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Transplantation of Human Adipose Mesenchymal Stem Cells in Non-Immunosuppressed GRMD Dogs is a Safe Procedure

Overview of attention for article published in Stem Cell Reviews, May 2016
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Mentioned by

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2 tweeters

Citations

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6 Dimensions

Readers on

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15 Mendeley
Title
Transplantation of Human Adipose Mesenchymal Stem Cells in Non-Immunosuppressed GRMD Dogs is a Safe Procedure
Published in
Stem Cell Reviews, May 2016
DOI 10.1007/s12015-016-9659-3
Pubmed ID
Authors

M. V. Pelatti, J. P. A. Gomes, N. M. S. Vieira, E. Cangussu, V. Landini, T. Andrade, M. Sartori, L. Petrus, Mayana Zatz

Abstract

The possibility to treat Duchenne muscular dystrophy (DMD), a lethal X-linked disorder, through cell therapy with mesenchymal stromal cells (MSCs) has been widely investigated in different animal models. However, some crucial questions need to be addressed before starting human therapeutic trials, particularly regarding its use for genetic disorders. How safe is the procedure? Are there any side effects following mesenchymal stem cell transplantation? To address these questions for DMD the best model is the golden retriever muscular dystrophy dog (GRMD), which is the closest model to the human condition displaying a much longer lifespan than other models. Here we report the follow-up of 5 GRMD dogs, which were repeatedly transplanted with human adipose-derived mesenchymal stromal cells (hASC), derived from different donors. Xenogeneic cell transplantation, which was done without immunosuppression, was well tolerated in all animals with no apparent long-term adverse effect. In the present study, we show that repeated heterologous stem-cell injection is a safe procedure, which is fundamental before starting human clinical trials.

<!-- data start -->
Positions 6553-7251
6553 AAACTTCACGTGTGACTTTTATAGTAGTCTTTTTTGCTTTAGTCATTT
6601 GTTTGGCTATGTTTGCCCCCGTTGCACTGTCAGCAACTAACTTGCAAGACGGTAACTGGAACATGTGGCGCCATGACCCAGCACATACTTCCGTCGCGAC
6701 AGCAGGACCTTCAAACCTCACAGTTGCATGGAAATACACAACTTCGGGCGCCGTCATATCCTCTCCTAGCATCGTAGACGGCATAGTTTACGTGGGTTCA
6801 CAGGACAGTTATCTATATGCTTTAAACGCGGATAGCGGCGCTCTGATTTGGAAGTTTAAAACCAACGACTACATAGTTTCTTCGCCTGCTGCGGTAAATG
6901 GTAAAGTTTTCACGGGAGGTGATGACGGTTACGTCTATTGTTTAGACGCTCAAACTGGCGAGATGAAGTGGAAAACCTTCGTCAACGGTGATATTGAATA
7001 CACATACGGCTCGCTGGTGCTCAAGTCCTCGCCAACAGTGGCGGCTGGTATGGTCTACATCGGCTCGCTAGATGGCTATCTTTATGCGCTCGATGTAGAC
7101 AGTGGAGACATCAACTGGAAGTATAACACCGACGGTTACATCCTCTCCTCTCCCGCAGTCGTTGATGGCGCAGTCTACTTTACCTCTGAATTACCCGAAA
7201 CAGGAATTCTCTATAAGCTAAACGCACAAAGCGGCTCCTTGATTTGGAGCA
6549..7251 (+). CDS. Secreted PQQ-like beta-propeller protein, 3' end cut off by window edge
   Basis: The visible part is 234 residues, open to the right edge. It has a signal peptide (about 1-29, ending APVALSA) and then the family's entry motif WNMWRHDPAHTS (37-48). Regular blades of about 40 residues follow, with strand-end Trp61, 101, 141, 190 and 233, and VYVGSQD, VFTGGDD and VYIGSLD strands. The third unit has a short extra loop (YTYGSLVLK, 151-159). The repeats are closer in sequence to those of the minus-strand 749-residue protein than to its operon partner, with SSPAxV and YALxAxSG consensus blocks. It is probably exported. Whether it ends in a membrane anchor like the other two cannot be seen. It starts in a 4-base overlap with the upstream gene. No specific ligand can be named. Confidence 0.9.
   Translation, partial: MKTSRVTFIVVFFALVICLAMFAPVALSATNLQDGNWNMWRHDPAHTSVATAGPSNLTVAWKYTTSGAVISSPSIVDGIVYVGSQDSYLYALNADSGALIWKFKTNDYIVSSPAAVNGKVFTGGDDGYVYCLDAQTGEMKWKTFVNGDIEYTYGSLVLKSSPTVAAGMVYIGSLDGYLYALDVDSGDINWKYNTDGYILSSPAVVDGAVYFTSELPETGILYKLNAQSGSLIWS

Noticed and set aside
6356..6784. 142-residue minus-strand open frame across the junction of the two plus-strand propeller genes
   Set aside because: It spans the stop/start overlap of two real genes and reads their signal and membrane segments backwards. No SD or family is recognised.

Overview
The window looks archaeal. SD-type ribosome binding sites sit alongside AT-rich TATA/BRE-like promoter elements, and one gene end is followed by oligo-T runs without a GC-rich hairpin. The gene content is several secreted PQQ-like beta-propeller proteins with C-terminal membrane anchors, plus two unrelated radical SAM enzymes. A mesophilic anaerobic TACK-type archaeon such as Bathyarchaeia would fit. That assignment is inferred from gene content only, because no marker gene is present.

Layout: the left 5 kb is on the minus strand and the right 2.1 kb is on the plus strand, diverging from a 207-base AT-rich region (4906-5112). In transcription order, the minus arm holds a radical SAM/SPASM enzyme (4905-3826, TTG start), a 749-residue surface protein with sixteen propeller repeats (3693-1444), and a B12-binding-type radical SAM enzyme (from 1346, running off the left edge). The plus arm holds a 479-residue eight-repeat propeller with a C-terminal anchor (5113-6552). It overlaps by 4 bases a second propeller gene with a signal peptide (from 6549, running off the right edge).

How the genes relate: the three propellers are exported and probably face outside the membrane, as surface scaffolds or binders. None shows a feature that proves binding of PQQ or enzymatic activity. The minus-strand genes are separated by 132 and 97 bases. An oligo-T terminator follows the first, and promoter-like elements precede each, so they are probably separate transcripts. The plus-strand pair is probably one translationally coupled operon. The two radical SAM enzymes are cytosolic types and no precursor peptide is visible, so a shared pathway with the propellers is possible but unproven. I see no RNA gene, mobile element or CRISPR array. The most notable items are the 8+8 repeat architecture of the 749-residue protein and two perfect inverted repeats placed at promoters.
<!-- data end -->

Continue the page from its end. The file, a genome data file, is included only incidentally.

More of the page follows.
Twitter Demographics

The data shown below were collected from the profiles of 2 tweeters who shared this research output. Click here to find out more about how the information was compiled.

Mendeley readers

The data shown below were compiled from readership statistics for 15 Mendeley readers of this research output. Click here to see the associated Mendeley record.

Geographical breakdown

Country Count As %
Unknown 15 100%

Demographic breakdown

Readers by professional status Count As %
Student > Ph. D. Student 4 27%
Researcher 4 27%
Student > Master 2 13%
Student > Postgraduate 2 13%
Lecturer > Senior Lecturer 1 7%
Other 2 13%
Readers by discipline Count As %
Agricultural and Biological Sciences 7 47%
Biochemistry, Genetics and Molecular Biology 4 27%
Unspecified 2 13%
Medicine and Dentistry 2 13%

Attention Score in Context

This research output has an Altmetric Attention Score of 2. This is our high-level measure of the quality and quantity of online attention that it has received. This Attention Score, as well as the ranking and number of research outputs shown below, was calculated when the research output was last mentioned on 30 August 2016.
All research outputs
#7,513,728
of 13,029,986 outputs
Outputs from Stem Cell Reviews
#290
of 483 outputs
Outputs of similar age
#122,725
of 262,689 outputs
Outputs of similar age from Stem Cell Reviews
#4
of 14 outputs
Altmetric has tracked 13,029,986 research outputs across all sources so far. This one is in the 40th percentile – i.e., 40% of other outputs scored the same or lower than it.
So far Altmetric has tracked 483 research outputs from this source. They receive a mean Attention Score of 5.0. This one is in the 37th percentile – i.e., 37% of its peers scored the same or lower than it.
Older research outputs will score higher simply because they've had more time to accumulate mentions. To account for age we can compare this Altmetric Attention Score to the 262,689 tracked outputs that were published within six weeks on either side of this one in any source. This one has gotten more attention than average, scoring higher than 50% of its contemporaries.
We're also able to compare this research output to 14 others from the same source and published within six weeks on either side of this one. This one has gotten more attention than average, scoring higher than 71% of its contemporaries.